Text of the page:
CUMBERLAND — Reconstruction of nearly a mile of Route 9 (Main Street) south from the center of town, including the extension of a sidewalk and several utilities, is due to wrap up next year.
But most of the project – a 0.6-mile stretch between Turkey Lane and Prince Memorial Library at 266 Main St. – will conclude by Thanksgiving, with the piece between the library and town center to be finished next spring, Town Manager Bill Shane said Oct. 12.
“As soon as weather permits, we’ll be out there again,” Shane said.
A third of the $1.2 million project is state-funded, although Shane said the town hopes to receive more. The remainder comes from capital funds and sewer user fees.
Paving on this year’s phase began Tuesday, with the remainder of work up to the library to be done before winter. A low-pressure public sewer line – meaning that residents who connect will need a pump at their homes – will stretch the project length up to the library this year, but it will not be active until next year, when the line up to the town center is complete, Shane said.
The current phase includes extending approximately 1,000 feet of sidewalk on the east side of the street from the library south to Wyman Way. That connection will complete a 2-mile sidewalk loop – from Main Street’s intersection with Tuttle Road south to Wyman Way, east across Wyman Way and Drowne Road, and northwest along Tuttle Road back to Main Street.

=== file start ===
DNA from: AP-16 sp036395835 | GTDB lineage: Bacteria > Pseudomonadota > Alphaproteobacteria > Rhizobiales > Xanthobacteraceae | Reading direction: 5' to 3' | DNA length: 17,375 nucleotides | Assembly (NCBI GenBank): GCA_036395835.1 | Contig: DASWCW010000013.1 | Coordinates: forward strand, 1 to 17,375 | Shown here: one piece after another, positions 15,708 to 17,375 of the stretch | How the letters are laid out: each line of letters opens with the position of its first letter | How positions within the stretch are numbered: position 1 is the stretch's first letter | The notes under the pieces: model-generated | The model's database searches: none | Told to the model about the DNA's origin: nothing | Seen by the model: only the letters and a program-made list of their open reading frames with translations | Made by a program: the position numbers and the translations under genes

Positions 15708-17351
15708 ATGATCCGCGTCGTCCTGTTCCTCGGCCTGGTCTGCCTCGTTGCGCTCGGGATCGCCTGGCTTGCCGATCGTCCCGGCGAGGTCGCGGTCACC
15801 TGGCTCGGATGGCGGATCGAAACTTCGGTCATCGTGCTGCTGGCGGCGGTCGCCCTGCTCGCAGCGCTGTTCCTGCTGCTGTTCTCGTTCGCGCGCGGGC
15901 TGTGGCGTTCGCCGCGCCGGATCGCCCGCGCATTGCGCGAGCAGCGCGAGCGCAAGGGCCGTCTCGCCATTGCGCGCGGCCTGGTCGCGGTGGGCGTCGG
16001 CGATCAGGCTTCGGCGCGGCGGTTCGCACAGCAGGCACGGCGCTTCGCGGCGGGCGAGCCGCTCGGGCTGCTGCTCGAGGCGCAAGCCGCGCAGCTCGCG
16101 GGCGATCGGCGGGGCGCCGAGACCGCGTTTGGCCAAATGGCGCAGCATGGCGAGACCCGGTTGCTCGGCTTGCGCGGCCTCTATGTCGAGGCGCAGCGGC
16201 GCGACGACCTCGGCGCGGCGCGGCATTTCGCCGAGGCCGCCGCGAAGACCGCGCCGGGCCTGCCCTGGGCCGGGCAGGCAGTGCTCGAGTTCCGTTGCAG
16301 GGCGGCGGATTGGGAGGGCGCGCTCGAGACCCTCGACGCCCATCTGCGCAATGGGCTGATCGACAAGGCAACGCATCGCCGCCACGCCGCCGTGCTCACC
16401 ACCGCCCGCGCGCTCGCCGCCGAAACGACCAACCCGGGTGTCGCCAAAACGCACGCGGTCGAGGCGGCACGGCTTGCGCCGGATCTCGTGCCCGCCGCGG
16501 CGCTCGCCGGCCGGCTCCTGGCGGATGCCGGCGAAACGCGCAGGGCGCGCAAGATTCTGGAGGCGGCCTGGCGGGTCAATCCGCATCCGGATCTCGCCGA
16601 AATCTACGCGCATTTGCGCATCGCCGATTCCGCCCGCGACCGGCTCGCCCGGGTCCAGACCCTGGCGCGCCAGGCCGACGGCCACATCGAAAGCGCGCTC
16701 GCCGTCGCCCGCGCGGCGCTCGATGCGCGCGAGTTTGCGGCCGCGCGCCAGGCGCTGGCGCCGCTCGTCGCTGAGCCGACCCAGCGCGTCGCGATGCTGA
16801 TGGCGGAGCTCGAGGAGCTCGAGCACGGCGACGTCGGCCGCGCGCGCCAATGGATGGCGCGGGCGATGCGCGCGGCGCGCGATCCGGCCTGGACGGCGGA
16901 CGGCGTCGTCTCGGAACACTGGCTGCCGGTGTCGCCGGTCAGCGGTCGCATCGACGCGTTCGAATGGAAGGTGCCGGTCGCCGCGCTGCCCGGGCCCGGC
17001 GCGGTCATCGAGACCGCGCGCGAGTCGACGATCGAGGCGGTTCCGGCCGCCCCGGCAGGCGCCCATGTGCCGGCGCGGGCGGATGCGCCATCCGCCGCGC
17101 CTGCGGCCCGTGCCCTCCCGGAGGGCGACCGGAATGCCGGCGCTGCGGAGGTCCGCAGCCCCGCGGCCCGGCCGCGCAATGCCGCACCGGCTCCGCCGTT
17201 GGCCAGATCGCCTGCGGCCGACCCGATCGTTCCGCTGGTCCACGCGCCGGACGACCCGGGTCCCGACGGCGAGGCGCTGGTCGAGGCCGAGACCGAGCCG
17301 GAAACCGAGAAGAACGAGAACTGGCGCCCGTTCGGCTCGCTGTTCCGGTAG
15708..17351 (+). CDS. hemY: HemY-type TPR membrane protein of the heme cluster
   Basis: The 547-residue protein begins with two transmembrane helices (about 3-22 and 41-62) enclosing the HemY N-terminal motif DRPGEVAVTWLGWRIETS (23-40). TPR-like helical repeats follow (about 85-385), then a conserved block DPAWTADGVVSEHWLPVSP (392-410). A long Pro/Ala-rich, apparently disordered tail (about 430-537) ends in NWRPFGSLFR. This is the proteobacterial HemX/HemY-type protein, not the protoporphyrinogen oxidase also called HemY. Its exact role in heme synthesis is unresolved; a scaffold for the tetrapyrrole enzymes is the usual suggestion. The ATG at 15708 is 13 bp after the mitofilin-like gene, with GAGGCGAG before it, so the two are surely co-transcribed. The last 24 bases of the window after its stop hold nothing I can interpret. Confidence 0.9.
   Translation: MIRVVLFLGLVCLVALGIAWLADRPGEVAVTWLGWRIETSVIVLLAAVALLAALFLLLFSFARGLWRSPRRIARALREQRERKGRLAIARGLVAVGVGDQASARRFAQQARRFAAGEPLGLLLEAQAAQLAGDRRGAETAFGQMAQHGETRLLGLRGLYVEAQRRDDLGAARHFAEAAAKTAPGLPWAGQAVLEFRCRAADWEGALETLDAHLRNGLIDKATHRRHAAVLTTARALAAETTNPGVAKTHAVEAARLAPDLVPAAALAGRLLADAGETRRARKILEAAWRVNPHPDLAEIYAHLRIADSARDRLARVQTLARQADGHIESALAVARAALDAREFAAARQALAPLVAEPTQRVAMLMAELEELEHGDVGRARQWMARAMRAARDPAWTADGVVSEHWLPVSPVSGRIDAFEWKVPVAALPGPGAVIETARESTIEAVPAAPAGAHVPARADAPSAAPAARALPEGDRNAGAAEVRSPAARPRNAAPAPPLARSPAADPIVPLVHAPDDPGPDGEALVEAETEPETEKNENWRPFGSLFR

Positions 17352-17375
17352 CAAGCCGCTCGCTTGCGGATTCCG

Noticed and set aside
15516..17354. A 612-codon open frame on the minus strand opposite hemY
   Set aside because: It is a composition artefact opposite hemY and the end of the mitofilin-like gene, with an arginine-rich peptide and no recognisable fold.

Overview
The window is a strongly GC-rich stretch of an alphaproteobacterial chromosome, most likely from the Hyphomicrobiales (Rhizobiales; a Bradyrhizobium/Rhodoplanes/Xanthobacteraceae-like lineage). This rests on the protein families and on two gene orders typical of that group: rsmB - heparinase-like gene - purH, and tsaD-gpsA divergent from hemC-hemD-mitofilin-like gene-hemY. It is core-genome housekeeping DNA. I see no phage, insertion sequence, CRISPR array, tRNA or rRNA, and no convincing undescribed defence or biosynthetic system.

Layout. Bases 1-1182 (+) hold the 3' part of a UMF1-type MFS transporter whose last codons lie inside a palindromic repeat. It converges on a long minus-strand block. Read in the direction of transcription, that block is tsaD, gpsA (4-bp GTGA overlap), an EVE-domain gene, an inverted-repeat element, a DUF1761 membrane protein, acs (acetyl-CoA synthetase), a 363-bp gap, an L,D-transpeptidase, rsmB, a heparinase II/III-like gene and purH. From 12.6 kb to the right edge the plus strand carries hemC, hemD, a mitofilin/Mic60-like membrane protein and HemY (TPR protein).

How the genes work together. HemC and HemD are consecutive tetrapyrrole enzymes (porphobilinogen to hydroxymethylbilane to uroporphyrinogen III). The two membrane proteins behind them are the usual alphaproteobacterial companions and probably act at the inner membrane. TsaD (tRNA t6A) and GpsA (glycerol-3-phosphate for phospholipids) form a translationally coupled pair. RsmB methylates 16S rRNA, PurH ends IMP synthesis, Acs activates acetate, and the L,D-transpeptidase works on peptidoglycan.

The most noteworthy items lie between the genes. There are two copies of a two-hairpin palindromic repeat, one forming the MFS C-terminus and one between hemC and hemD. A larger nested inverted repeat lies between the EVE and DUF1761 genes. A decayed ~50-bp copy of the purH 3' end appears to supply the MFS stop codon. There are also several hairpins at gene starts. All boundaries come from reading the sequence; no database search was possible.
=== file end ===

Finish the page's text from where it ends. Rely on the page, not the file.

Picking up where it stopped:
The Main Street sidewalk also extends northeast into North Yarmouth, to where Routes 9 and 115 meet.
New curbing, drainage and catch basins will also be installed, as well as a paved shoulder on the western side of the road. A natural gas line will also be extended from the library south to the gully near Turkey Lane.
Next year will see sewer and drainage lines installed along the roughly 2/10-mile from the library to the town center, completing the utility network from the gully north.
Route 9 carries more than 7,000 vehicles a day through Cumberland, and is the town’s second-busiest road, behind U.S. Route 1, Shane said.
The A.H. Grover project has “gone very well, but it’s just slow because of the traffic and the utilities that are going in,” he added. “We’re trying to avoid the existing water mains. … I think it’ll be a really good project once it’s finished.”
With the work area reduced to one lane, motorists are asked to find alternative routes. Southbound traffic can take Tuttle Road to U.S. Route 1, and northbound vehicles can take Middle Road in Falmouth.
Two-thirds of the reconstruction of Route 9 (Main Street) in Cumberland is scheduled to be complete by Thanksgiving.